|by Anonymous||reply 30||09/29/2013|
Canada has social assistance. Each province and territory is responsible for its own program. Included are allowances for shelter and food. Some provinces/territories also have income supplement programs for low income individuals and families. There are no food stamps, but there is definitely a benefit that allows people to buy food without having to take some demeaning government-issued coupons to the store. So OP, your argument or question or whatever makes me think you're either incredibly stupid or not a Canadian.
|by Anonymous||reply 31||09/29/2013|
R31 what about what the UN said about Canada at R9 ?
What about no National housing strategy
What about food bank usage in Canada at an all time high?
R31 is probably a Harper Conservative
|by Anonymous||reply 32||09/29/2013|
Canada has a homelessness initiative, from which shelter and home programs were developed. Again, each p/t is responsible for its own program. Food bank usage bring at an all time high doesn't mean there is no assistance to buy food. This isn't about political persuasion, either. It's about facts. Of which you know little.
|by Anonymous||reply 33||09/29/2013|
I like R11.
|by Anonymous||reply 34||09/29/2013|
R33 There is NO National Housing Strategy.
[quote] Food bank usage bring at an all time high doesn't mean there is no assistance to buy food.
So that makes it okay?
|by Anonymous||reply 35||09/29/2013|
Further, growing poverty is linked to growing wealth. As costs for goods such as housing rise, so does the overall cost of living. Of course wages and assistance aren't keeping pace, which means the gap is widening. And how was that 'growth' created? Speculation. Banks. Good ol' trickle down economics.
|by Anonymous||reply 36||09/29/2013|
Again, r35, there is a homelessness initiative, which is intended to address low-income housing. Not sure where you live, but I've seen developments spring up all over. And I didn't say I was fine with people not being able to afford into eat. I'm stating a fact, not an opinion.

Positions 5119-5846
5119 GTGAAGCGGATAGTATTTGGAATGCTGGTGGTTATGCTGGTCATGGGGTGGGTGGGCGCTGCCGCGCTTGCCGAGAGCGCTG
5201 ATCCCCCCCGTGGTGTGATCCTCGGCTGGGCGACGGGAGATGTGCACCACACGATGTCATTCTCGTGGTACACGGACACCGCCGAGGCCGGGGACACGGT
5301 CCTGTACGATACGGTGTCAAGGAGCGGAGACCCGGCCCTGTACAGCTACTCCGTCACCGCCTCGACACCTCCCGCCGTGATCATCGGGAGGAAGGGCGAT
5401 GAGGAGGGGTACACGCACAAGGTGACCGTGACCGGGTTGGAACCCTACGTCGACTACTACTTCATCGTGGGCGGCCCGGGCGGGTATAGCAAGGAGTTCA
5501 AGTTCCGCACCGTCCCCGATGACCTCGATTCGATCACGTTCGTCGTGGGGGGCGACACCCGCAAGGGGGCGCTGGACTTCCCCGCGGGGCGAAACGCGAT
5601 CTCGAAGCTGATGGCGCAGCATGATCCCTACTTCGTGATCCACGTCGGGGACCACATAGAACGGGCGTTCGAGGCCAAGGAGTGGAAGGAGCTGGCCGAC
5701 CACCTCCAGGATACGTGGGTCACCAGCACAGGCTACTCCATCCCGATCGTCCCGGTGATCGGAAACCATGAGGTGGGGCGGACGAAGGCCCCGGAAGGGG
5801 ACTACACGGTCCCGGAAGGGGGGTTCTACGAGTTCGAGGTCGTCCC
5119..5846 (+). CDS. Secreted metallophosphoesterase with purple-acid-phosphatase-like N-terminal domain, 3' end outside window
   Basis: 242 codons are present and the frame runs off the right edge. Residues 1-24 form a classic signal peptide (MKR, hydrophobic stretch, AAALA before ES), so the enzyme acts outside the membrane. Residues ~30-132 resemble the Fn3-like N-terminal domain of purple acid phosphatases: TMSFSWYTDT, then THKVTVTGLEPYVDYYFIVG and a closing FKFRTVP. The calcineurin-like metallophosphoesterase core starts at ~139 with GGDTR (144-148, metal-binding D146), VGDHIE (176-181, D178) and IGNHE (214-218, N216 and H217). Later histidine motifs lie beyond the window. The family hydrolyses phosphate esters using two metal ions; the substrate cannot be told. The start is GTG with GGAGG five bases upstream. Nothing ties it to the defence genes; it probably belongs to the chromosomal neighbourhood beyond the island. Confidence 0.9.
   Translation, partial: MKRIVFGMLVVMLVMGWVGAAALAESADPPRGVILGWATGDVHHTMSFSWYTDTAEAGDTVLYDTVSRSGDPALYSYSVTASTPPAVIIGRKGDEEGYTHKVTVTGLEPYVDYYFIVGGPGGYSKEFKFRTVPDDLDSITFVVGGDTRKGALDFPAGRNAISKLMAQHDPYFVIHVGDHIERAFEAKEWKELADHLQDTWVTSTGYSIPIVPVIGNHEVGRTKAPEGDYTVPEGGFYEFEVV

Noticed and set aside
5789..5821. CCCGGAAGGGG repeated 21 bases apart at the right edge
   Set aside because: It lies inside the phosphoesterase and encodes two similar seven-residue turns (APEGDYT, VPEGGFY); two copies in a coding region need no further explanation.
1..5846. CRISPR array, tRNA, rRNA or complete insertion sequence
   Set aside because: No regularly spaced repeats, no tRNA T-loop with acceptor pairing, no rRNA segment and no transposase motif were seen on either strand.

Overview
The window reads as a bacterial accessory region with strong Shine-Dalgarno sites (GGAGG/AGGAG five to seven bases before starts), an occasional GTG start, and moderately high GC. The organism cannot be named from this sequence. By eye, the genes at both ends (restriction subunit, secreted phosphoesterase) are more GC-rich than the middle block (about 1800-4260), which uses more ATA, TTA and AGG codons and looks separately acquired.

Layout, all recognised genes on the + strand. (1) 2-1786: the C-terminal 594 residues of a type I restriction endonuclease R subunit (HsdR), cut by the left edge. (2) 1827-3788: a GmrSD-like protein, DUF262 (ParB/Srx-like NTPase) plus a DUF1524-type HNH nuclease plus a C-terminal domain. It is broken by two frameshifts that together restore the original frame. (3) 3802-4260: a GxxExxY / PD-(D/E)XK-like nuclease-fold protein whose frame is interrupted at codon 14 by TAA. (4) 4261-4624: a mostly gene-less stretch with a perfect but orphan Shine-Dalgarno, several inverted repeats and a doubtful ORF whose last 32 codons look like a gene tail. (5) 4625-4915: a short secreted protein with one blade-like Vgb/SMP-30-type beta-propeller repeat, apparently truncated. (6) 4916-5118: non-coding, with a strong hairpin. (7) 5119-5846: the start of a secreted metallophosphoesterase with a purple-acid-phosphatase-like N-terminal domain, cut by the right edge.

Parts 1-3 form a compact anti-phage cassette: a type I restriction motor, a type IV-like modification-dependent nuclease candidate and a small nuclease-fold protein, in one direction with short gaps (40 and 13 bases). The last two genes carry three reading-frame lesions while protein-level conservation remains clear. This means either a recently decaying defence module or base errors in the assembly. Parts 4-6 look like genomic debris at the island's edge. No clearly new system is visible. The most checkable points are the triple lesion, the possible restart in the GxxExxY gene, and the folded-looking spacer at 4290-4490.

|by Anonymous||reply 37||09/29/2013|
[quote] there is a homelessness initiative, which is intended to address low-income housing.
Which is not working because lack of affordable housing is a major problem in Canada.
|by Anonymous||reply 38||09/29/2013|
Corporate Welfare. Let the rich learn to survive on a cheaper brand of caviar.
|by Anonymous||reply 39||09/29/2013|
"Neither. I'd double both and slash the military budget."
|by Anonymous||reply 40||09/29/2013|
What conservatives want is
|by Anonymous||reply 41||09/29/2013|
[quote]"Neither. I'd double both and slash the military budget."
|by Anonymous||reply 42||09/29/2013|
Suspend accrual of military benefits for each day of the shutdown. Suspend military contracts for construction and research/development for the same time period. Bolster combat ready manpower by instituting mandatory bootcamp for middle management each day of the shutdown.
|by Anonymous||reply 43||09/29/2013|
Cut both. I need my taxes cut further so I can (cough) create jobs.
|by Anonymous||reply 44||09/29/2013|
Ditto here too R40.
I'd also cut salary and health benefits to the Congress and Senate and only pay them for the days they actually work.
I end all corporate welfare raise taxes to 60% for all incomes over 250 thousand and make it illegal for companies in the USA to open offshore accounts.
I would make minimum wage $25.00 an hour and tie it to inflation so that it goes up every time inflation does.
I'd cap how much the food industry could raise their prices with exceptions they can apply for for something like horrible weather conditions that ruin all the orange or something.
I'd do single payer. No more for profit healthcare. Insurance companies out of business forever.
I'd raise SSI for the severely disabled to something livable instead of the less than $7,000 a year the severely disabled get now.
I'll bet if you put these things to a vote across the nation most Americans would vote yes, even the really stupid Republicans in red states because it would mean many of them getting more help.
|by Anonymous||reply 45||09/29/2013|
|by Anonymous||reply 46||09/29/2013|
I find it hard to believe OP is Canadian.
That's a weird report.
Take the food insecurity number.
The USDA reports in 14.5% of US households are food insecure. That's a clear statistic. 14.5% of all households.